Discussion Author: James H Flint
Periosteal chondroma was first reported in the literature by Lichtenstein in 1952(1), although earlier descriptions of similar lesions have been found(2). It is a benign bone lesion, seen most commonly in the second and third decades, with a male to female predilection of approximately 2 to 1(3,4). Of all the chondromas, periosteal chondroma accounts for less than 2% of cases(5). The most common locations for this lesion are the metaphysis or diaphysis of the proximal humerus and distal femur(2-4).
Periosteal chondroma presents as a well demarcated, ossific mass in a juxtacortical position, with or without sclerotic borders and not continuous with the medullary cavity(2,4). Periosteal chondroma exhibits a characteristic saucerization of the underlying cortex(3). T1 weighted MRI imaging typically reveals a hypointense signal, and T2 weighted imaging shows a hyperintense signal. In addition, MR imaging reveals that this lesion does not show soft tissue involvement or continuity with the medullary cavity(6).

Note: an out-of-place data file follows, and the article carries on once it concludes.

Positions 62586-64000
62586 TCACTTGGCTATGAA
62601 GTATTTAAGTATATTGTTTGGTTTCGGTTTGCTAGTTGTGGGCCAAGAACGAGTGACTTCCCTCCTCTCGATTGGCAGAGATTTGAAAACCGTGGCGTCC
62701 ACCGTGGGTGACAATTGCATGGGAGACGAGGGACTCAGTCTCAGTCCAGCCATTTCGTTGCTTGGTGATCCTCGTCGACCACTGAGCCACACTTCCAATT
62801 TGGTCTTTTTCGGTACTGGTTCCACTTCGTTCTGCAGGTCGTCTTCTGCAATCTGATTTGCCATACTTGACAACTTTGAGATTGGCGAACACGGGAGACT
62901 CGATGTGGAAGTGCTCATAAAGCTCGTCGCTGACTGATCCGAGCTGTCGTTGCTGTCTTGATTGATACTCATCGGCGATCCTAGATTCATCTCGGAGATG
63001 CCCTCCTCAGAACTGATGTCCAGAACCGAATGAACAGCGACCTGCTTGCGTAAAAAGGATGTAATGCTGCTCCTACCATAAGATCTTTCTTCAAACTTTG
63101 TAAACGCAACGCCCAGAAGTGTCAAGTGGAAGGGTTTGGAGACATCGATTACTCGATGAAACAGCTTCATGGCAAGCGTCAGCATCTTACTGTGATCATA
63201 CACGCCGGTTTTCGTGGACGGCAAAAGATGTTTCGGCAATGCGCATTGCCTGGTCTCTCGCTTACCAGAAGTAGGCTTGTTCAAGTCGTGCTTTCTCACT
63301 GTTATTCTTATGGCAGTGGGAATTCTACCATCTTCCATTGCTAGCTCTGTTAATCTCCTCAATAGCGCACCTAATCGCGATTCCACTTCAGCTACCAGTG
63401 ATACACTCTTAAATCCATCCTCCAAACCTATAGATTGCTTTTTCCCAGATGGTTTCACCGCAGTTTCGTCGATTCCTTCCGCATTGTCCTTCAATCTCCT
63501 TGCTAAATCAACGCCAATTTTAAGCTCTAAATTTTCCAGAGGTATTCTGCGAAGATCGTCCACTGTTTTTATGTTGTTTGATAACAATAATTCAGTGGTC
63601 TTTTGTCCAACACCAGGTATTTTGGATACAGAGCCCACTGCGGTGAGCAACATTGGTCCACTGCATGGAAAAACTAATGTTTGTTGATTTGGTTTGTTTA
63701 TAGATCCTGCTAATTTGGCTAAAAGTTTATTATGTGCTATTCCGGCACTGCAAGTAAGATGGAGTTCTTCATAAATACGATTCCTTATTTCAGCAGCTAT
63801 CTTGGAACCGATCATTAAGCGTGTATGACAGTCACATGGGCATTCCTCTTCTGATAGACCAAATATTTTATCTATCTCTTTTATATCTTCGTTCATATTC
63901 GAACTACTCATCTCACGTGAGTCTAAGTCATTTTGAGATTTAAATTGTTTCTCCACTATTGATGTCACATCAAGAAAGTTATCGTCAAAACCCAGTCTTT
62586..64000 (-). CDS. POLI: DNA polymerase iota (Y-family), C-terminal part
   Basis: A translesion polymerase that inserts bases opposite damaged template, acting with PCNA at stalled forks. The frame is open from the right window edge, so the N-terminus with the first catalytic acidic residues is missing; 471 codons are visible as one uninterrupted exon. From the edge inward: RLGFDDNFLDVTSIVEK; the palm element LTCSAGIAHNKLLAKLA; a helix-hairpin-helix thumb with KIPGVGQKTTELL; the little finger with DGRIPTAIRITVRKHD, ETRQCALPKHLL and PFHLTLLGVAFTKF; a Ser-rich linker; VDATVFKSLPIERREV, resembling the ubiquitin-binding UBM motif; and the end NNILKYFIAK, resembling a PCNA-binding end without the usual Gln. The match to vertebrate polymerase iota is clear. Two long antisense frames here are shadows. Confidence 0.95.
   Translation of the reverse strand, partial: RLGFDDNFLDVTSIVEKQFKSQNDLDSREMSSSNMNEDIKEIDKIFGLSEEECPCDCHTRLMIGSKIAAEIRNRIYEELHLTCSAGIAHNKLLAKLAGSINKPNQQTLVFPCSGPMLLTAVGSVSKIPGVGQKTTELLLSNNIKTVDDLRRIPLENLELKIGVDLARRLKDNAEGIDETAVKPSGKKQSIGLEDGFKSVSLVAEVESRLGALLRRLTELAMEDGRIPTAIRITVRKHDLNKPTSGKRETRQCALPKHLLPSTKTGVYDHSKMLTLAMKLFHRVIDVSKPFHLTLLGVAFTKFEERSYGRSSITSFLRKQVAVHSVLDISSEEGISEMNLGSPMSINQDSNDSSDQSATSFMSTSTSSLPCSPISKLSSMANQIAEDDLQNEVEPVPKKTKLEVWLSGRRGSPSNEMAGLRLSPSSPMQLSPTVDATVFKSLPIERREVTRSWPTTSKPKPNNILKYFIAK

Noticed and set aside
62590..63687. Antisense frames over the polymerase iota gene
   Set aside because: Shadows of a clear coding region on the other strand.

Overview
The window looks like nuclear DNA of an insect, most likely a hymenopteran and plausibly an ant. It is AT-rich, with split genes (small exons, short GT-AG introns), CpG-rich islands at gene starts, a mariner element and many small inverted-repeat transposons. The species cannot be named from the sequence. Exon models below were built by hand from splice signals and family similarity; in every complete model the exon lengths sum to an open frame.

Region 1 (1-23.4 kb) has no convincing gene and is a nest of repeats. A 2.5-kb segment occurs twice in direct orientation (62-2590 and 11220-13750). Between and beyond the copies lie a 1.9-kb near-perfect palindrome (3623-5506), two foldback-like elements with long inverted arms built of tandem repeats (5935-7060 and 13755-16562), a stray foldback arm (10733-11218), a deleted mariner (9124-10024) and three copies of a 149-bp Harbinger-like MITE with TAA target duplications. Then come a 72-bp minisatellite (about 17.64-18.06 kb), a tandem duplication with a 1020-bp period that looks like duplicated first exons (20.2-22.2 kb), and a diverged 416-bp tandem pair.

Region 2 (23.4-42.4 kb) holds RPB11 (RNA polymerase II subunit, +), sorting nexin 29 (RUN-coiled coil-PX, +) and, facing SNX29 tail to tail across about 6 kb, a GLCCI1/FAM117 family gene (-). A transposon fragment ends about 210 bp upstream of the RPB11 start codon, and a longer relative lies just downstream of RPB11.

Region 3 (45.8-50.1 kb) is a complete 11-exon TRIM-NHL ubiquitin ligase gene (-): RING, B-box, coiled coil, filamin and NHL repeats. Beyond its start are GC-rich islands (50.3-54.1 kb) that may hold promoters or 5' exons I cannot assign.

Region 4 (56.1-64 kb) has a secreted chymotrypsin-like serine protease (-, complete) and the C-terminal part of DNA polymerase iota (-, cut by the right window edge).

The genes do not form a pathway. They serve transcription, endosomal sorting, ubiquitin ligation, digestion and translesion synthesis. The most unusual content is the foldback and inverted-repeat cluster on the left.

Histologically, periosteal chondroma appears as a lobulated fibrocartilaginous matrix on low power. Higher power reveals lobules of chondrocytes, sometimes showing atypia such as binucleation (2,4,7). Ossification and calcification may also be present.
Surgical excision is the treatment of choice(2,4,7), primarily due to the similarity to malignant lesions like osteosarcoma and chondrosarcoma. In addition, it may cause symptoms in the hand such as restricted range of motion or local pain and tenderness. Periosteal chondroma typically has a low rate of recurrence, particularly when excising the underlying periosteal tissue and any suspicious appearing cortex(2,3,8).
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